An LGFA spokesperson said they are adopting a wait and see policy in relation to the restarting of their championships in the wake of the latest government announcement: “We continue to monitor the ongoing situation in relation to Covid-19, and we are adhering to Government advice.

"The health and wellbeing of all of our members is our primary and ongoing concern.

“If and when there are further announcements to make in terms of LGFA activities, we will communicate them through official channels.

"All decisions in relation to forthcoming fixtures, once it is safe to resume LGFA activities, will be discussed at LGFA management level, and contingency plans are in place.”

The Government announcement will also impact hugely on Irish horse racing and in particular the Galway Races, the Irish Derby, and the Classics.

The seven-day meeting in Galway was due to start on July 27 but a statement on behalf of the Galway Race Committee said: “In light of the evolving situation regarding Covid-19, for public health and safety reasons Galway Race Committee has reached the difficult but unavoidable decision that the 2020 Galway Races Summer Festival, due to be held from Monday July 27 to Sunday August 2, will not be able to take place as an event open to the general public this year.

“We know this will be a huge disappointment for all our racegoers that attend year on year. It may prove possible to run the Galway Races behind closed doors, dependent on government policy and the approval of Horse Racing Ireland and Irish Horse Racing Regulatory Board.

"This would be for the benefit of the racing industry, our valued partners, and our television audiences at home and internationally.

“We are currently planning for this scenario and we will update you on progress as and when we can.”

Whatever guise the Galway races takes this summer it seems almost certain that the mixed National Hunt and Flat days will not now take place. There will have to be days allocated solely to each discipline.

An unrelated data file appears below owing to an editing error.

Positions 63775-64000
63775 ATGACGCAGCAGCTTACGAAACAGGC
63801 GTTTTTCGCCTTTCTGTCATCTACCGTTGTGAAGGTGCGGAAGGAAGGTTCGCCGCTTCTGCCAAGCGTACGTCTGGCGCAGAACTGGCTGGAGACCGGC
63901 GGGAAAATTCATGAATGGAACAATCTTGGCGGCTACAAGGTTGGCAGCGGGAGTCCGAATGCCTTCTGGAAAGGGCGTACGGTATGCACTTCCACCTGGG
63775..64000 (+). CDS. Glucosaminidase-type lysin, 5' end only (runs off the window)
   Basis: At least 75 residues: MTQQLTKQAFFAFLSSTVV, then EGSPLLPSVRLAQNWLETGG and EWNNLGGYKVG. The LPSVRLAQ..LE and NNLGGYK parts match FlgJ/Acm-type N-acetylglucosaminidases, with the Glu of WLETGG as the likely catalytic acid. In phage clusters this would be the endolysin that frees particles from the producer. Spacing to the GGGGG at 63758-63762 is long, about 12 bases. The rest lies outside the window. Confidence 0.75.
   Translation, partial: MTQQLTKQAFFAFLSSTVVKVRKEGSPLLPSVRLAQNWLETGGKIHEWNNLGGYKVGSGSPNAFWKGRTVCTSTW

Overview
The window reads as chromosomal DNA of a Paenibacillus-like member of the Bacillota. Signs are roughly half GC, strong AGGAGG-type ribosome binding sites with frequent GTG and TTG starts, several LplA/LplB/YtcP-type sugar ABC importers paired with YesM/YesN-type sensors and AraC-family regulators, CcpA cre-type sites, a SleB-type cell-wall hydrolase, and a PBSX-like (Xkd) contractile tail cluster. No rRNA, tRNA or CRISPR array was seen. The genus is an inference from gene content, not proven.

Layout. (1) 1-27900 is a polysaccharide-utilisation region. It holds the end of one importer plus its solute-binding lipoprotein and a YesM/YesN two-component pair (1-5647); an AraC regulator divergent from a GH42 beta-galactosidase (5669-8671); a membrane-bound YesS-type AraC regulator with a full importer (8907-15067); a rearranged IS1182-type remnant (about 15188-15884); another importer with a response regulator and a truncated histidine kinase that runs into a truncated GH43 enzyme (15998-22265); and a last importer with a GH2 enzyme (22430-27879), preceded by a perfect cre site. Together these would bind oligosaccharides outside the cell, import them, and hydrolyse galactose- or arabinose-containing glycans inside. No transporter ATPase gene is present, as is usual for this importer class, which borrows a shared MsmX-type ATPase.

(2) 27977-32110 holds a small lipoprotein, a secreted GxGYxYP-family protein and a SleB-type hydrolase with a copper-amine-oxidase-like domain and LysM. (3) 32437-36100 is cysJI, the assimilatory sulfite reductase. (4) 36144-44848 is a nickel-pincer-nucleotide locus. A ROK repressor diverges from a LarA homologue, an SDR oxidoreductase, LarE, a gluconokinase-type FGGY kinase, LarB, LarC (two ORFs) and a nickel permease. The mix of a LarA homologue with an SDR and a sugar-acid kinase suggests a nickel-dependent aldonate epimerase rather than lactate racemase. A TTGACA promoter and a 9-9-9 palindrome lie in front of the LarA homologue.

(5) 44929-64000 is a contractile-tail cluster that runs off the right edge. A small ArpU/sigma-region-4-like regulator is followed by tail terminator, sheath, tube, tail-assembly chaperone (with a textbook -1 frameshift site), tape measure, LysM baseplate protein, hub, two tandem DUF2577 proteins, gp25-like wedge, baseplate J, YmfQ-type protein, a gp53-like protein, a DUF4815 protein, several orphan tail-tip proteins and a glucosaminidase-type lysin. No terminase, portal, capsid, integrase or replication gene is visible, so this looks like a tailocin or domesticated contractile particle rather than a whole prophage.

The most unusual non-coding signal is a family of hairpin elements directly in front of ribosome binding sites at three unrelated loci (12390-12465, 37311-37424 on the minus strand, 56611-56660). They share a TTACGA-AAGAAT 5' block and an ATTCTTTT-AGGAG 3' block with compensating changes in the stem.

Galway Racecourse general manager Michael Moloney added: “We have been liaising with Horse Racing Ireland closely over the past few weeks but obviously this is fresh information. We have always said that if there were restrictions put in place we would certainly comply with them.

"There is much more we need to iron out now that we have this new information, and we will begin doing so immediately.”

The Government’s announcement on the licensing of mass gatherings of more than 5,000 people is not likely to have any impact on amateur championships staged in Ireland this summer, a spokesman for the Golfing Union of Ireland told the Irish Examiner.

The GUI has indefinitely postponed all its championships and inter-club competitions until the end of May, while all golf clubs on the island of Ireland have been closed following the ramping up of restrictions on movement, social distancing and gatherings of more than four people outside of the same household.

It will already have to find new dates for blue riband events such as the AIG Irish Amateur Close Championship, which had been set for Rosapenna from May 9-13 and both the East Of Ireland and West of Ireland Championships, postponed in May and April respectively.

While not expecting any swift resumption of competitive amateur golf before June at the earliest, golf clubs and the game’s governing bodies will be hoping social golf can begin again before then if courses are given the green light when restrictions begin to be relaxed.